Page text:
• As the Salon article points out, high fructose corn syrup and other bad things are federally subsidized, holding down their cost.¬† (Talk about gummint programs!)
  • Every time my SSI Disability goes up, my Food Stamps go down, robbing me of some of my “cost of living adjustment.”¬† The poor get poorer….
  • Some of us can’t stand at a kitchen counter long enough to prepare a “home-cooked meal,” like because of my feet problem, so we have to “outsource” some of that to convenience and microwave foods.
  • For us Indians, cows vs. bison!
  • Government butter and cheese and cow’s milk and peanut butter programs: Are they intentionally fattening us up?!!!¬† And then complaining about it?!!!
  • Of course they aren’t.¬† Fats are calorie-dense and thus tax-dollar-efficient; it takes fewer of them to provide basic energy than carbohydrates or proteins.¬† They also help you feel satisfied sooner when eating them.¬† Sounds like a hunger panacea, right?¬† WRONG!
  • This one from my own IBS-Diarrhea perspective: When health foods push “high fiber,” usually it means insoluble fiber, the kind that goes right through you, rather than soluble fiber, the kind that absorbs intestinal fluid and bulks-up, passing more slowly and humanely.¬† Perhaps when some had a bad experience with the former, they said, “Forget this!”¬† (NB: Everybody needs both.¬† The traditional US diet – starches and proteins, aka meat-n-potatoes –¬†hugely lacks both.¬† The average “healthy diet” here probably contains too much insoluble and not enough soluble fiber.¬† Some packages are starting to list these separately.¬† Thank you!)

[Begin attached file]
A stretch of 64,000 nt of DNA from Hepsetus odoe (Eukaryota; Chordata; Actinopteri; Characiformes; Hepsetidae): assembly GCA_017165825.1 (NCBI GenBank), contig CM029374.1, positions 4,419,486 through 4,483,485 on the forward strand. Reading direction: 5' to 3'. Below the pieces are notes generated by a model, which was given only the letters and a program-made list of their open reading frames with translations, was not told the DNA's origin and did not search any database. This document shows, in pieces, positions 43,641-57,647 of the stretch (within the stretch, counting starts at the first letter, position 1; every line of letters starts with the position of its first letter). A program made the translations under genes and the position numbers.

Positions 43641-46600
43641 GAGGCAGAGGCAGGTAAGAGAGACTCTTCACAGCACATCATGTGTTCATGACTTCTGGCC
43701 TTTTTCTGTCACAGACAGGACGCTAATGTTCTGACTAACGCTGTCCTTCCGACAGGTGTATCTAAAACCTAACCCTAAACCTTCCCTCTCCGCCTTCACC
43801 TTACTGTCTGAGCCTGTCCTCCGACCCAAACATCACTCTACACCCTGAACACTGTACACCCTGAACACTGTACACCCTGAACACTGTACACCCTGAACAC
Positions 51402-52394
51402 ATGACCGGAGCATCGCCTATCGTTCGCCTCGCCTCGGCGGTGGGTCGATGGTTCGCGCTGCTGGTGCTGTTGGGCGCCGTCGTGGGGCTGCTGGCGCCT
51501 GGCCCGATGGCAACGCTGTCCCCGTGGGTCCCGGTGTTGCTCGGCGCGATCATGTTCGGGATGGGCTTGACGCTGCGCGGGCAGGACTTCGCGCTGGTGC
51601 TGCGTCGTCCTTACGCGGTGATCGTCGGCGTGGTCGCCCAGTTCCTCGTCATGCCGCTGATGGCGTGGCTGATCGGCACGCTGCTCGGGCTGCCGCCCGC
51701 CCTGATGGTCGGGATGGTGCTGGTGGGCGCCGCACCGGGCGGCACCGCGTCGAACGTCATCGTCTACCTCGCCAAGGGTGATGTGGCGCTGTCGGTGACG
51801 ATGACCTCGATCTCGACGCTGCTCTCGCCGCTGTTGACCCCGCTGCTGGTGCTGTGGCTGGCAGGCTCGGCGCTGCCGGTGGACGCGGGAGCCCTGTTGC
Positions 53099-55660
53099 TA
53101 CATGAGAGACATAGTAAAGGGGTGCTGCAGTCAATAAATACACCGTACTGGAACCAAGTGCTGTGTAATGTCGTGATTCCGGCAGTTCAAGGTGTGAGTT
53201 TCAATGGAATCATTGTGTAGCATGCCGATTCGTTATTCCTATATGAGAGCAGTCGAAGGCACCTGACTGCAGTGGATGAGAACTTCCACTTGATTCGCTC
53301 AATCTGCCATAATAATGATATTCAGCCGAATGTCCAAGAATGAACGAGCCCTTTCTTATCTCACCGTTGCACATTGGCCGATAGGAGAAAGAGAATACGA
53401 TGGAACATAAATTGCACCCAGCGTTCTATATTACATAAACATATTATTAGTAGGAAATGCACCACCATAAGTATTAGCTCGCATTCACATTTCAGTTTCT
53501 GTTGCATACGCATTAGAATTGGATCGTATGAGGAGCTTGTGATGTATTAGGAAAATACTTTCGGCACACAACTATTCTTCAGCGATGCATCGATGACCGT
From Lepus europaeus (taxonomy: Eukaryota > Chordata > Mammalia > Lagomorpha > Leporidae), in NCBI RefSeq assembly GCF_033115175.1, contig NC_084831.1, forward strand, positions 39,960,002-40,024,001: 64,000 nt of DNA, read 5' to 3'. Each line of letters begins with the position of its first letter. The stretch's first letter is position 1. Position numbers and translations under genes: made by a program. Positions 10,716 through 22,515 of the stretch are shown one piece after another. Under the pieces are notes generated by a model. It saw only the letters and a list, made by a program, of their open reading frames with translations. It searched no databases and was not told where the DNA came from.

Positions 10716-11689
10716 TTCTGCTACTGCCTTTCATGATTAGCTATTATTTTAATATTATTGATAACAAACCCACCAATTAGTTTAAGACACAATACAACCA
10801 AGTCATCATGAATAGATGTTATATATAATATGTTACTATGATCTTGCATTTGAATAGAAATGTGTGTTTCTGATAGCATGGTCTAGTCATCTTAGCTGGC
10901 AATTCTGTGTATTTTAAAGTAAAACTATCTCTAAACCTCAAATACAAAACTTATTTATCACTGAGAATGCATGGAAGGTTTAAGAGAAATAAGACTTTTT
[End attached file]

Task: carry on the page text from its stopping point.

• This one may date me, but for many perhaps health foods are associated with different people, such as health-food freaks, Fundamentalists, liberals, suburbanites, the rich, Protestants, the anal-retentive, perfectionists, Californians, the educated, etc.: an image problem.
  • If you’ve got a family, the cost goes even higher than for an individual like me.
  • How many health-clubs get built in poor neighborhoods?¬† And who can afford them anyway?!¬† And are they 24/7?!
  • City parks cutbacks.
  • A short-term or temporary mistake or bad luck, you can pay for the rest of your life: diabetes, overdrinking, overeating, blowing-off exercise, depression-eating, etc.¬† It’s harder to lose it than to put it on.¬† Maybe you weren’t poor when you started out, became poor, and now can’t get out so easily as someone with more money can.
  • Historically speaking, before the Enclosure of the Commons forced many of the poor to work for wages in the cities’ industries (owned or invested-in by their rural landlords!), they had family farms they worked, with all that physical exertion and relative self-sufficiency to boot.¬† Here in America we never even had a chance!
  • It’s possible many of us aren’t aware of what would be better for us, or aren’t used to caring about it.¬† That’s certainly the kind of lower-working-class eating atmosphere I grew up in, and I’m middle-aged.¬† Not everybody’s as ‘plugged-in’ to food/health media or information as I happen to be right now, disabled with time on my hands, or having worked as a journalist for a while,¬†or spent much of the ’90s as a vegan.

There’s probably lots more I haven’t thought of.